“My eating disorder had become my best friend, my soulmate: to have and to hold, for better or for worse, in sickness and in health, till death do us part.” The words floated from my mouth, coating the room in the potency of my hardships. It was the first time I publicly spoke about my recovery. All of the emotions I wrestled, all of the thoughts I braved, and all of the pain I suffered, saturated the five double-spaced pages. And when it was over, tears pooled in the audience’s eyes and I knew I had finally gotten through to someone. Someone finally understood.
No one had quite understood the gravity of my eating disorder before; People knew I had one but, they just couldn’t wrap their heads around it. I’m not the type to share emotions, especially the negative ones (probably one reason I developed an eating disorder) so, no one grasped the true depths of my problems until I gave this speech. After sharing my speech multiple times, I was finally published on a website a good friend wrote for; And just like that, the article began to spread. It was shared over 1200 times. Friends messaged me with their love, while people I had met only a few times, expressed their gratitude. However, my family’s response was not what I expected.
When my parents finally read the article, they told they were proud but, they wanted to tweak just one little thing: I didn’t mention or thank my family once. “Because, Rachel, we’re the reason you were placed in the treatment center. We paid for it. We allowed you to drop out of school and live at home for a year. I assume it was implied that you couldn’t have done it without us,” they reasoned. This statement, this little declaration propelled me into an abyss of anger. Of all the invalidations they previously uttered, this, by far, was the worst. My recovery was mine; I did it: by myself, for myself. No one deserves any credit except myself. If you fought tooth and nail, suffered beyond your imagination, and labored ruthlessly in order to accomplish your greatest feat, wouldn’t you be upset if someone attempted to rip the credit from you? That’s what my family did, thought they deserved a piece of the pie.
Well, I’m here to thank you parents. Thank you so much for refusing to validate me, denying me the structure I required, and dismissing my anxieties. Thank you for saying, “you shouldn’t feel that way,” “stop being so inflexible,” and “there is more than just you in this family.” Thank you for refusing to change your habits. I loved having an eating disorder and sporadic meals, no restaurant reservations, and the constant banter of exercise and diet; It made life so interesting. Thank you for yelling at me when I voiced my concerns about food or exercise. “Rachel, just get over it. Eat something beforehand,” was always the response I demanded while a trigger drove tears to my eyes. Thanks for refusing to change the subject when I asked; I knew these things were going to pop up in the real world so, I need to experience them now. To hell with a safe place. And finally, thank you for confining me in an environment that bread distresses after I expressed uncomfortable emotions and concerns. I owe my entire recovery to you. Thanks.
My family may not have been the most supportive when it comes to my recovery but, they peppered me with ‘I love you’s in a sea of hugs every day. After attending parent sessions at my treatment center and being involved in family therapy, I will not fault them for trying. I know they tried and I’m grateful for it but, for some odd reason, they just couldn’t support me the way I needed them to. Maybe having the ability to support someone is similar to having a knack for math: some people have it, and some people don’t. Or maybe, in fact, my family’s own anxieties, their own problems, and their own set of insecurities is what hindered their support capabilities. As months passed and I progressed in my recovery, I noticed the very same loathsome emotions, feelings, and sensations that frequented my consciousness in my parents’ eyes. With this sight, I realized something extremely profound: Helping someone through a hardship is challenging enough but, it’s nearly impossible if you’re not comfortable in your own skin, not happy with who you are. It became obvious that my family was struggling with their own set of issues that they refused to recognize, surrendering them unable to support me because they could barely stay afloat themselves.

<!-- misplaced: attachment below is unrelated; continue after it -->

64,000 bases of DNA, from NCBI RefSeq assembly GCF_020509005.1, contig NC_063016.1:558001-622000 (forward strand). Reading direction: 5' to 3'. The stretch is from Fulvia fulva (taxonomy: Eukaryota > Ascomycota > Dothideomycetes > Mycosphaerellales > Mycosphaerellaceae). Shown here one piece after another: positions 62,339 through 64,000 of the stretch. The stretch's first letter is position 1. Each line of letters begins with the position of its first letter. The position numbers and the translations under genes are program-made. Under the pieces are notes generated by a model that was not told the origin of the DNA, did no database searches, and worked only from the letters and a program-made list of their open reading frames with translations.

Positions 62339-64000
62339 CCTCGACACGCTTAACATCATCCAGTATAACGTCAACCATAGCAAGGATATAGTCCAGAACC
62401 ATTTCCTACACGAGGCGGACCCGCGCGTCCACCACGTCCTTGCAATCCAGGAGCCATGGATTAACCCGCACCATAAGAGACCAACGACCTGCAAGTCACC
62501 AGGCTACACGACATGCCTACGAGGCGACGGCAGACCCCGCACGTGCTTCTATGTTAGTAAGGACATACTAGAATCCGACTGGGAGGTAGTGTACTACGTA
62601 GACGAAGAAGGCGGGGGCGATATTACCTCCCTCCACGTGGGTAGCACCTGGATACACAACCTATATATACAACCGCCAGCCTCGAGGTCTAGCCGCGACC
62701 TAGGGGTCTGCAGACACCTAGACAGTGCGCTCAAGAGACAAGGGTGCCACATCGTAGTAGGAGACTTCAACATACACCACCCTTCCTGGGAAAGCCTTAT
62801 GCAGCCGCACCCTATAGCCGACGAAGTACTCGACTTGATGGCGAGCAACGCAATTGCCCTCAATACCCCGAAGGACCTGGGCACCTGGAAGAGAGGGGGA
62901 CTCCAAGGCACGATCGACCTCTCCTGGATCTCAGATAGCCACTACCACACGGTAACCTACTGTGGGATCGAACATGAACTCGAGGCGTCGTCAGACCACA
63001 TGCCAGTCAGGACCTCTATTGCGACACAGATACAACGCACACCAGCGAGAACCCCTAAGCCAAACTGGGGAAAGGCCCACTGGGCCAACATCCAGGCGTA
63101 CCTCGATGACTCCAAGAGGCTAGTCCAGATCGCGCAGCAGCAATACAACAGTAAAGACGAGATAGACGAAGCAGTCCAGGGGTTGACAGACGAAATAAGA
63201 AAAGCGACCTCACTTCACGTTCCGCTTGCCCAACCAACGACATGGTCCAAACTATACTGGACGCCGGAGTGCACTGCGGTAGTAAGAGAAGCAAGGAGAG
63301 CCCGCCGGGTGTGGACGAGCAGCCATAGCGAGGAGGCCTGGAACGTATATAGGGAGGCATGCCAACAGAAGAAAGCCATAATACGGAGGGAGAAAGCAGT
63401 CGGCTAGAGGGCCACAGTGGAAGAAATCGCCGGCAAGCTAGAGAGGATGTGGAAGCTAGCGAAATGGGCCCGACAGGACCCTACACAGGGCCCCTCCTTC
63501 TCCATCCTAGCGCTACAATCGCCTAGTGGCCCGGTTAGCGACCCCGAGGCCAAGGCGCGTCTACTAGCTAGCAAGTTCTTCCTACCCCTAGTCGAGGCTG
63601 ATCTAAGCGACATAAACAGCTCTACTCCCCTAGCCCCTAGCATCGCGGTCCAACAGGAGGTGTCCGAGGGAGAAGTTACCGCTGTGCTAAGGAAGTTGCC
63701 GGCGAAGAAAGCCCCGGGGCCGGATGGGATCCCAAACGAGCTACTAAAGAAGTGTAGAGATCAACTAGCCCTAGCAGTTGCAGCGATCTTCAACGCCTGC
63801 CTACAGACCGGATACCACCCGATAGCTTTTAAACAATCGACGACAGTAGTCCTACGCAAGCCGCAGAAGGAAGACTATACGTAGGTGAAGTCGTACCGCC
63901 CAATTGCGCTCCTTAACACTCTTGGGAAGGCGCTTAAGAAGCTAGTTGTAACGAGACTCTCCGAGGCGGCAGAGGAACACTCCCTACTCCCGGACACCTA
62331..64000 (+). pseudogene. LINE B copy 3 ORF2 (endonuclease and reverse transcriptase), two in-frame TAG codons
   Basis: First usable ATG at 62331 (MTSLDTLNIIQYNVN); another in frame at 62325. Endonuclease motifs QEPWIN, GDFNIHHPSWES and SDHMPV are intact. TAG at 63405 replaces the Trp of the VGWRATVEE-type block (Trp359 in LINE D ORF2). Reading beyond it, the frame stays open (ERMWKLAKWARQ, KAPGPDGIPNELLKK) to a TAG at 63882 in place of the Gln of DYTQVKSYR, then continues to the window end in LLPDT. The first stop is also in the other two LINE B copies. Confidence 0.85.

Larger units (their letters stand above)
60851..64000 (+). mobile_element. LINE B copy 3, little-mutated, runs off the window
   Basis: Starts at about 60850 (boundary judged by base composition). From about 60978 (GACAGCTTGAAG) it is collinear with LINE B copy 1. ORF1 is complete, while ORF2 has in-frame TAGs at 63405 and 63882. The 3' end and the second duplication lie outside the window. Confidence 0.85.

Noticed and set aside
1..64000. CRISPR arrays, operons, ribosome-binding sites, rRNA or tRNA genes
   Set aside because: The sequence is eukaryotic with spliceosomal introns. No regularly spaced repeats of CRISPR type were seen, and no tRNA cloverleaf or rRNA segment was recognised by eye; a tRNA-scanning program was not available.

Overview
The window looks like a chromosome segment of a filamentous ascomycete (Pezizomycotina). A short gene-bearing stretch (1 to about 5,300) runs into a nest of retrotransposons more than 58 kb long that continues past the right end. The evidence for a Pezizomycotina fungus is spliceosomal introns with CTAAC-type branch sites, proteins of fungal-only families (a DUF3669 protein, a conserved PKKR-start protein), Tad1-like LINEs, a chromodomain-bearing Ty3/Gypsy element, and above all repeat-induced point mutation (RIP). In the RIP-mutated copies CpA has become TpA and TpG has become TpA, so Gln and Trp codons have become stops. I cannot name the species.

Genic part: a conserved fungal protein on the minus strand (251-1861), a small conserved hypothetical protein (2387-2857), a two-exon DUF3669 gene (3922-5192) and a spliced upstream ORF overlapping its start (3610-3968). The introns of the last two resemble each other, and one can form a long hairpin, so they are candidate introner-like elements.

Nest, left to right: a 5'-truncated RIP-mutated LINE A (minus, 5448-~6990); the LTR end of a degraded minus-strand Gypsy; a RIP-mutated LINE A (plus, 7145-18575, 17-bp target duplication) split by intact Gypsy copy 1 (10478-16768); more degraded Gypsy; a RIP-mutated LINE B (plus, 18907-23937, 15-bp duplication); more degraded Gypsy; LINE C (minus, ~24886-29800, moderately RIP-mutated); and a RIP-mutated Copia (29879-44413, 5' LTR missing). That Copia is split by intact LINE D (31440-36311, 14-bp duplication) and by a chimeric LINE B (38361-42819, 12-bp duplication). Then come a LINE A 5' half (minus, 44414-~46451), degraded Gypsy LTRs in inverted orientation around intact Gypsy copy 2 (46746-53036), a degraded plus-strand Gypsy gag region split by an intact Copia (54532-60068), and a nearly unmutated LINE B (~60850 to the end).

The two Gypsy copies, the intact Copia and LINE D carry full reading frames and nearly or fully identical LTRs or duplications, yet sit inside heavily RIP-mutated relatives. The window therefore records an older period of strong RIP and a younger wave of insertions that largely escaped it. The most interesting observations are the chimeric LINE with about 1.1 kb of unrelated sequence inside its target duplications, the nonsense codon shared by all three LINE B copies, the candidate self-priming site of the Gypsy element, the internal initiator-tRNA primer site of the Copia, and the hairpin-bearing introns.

My parents were unwilling to change their way of life, which is a crucial part in aiding a person’s recovery. The life of a person in recovery is fragile; the slightest crack has the propensity to derail their entire progress. There are many metaphors I can use to explain this: If you’re supporting someone with cancer, you aren’t going to be late for chemotherapy, you’re going to hold their hair back as they puke, and you’re going to change your lifestyle to help them. If you’re supporting an alcoholic, you’re going to deprive the house of alcohol, you may stop drinking for a while, and you may even stop going out to events where alcohol is present. Being a caregiver, no matter the health problem (addiction, depression, anxiety, OCD, PTSD, cancer, brain tumor, or any sort of disorder), requires a lifestyle change. So, pull up your big boy pants and change it.
I love my family very much and, even though it was minimal, I thank them for the support they were able to provide. However, I am more grateful that they’ve finally realized that maybe they need some help too. My mom has accepted the fact that she is struggling and isn’t required to reside neighboring hell and she’s paving her own road to recovery as we speak; I am a proud child. I’m not sure if I’ll be ok, I’m not sure if my mom will but, all I’m certain of is: before you can support someone on their road to recovery, you have to be ok yourself.
By: Rachel R., Anxiety In Teens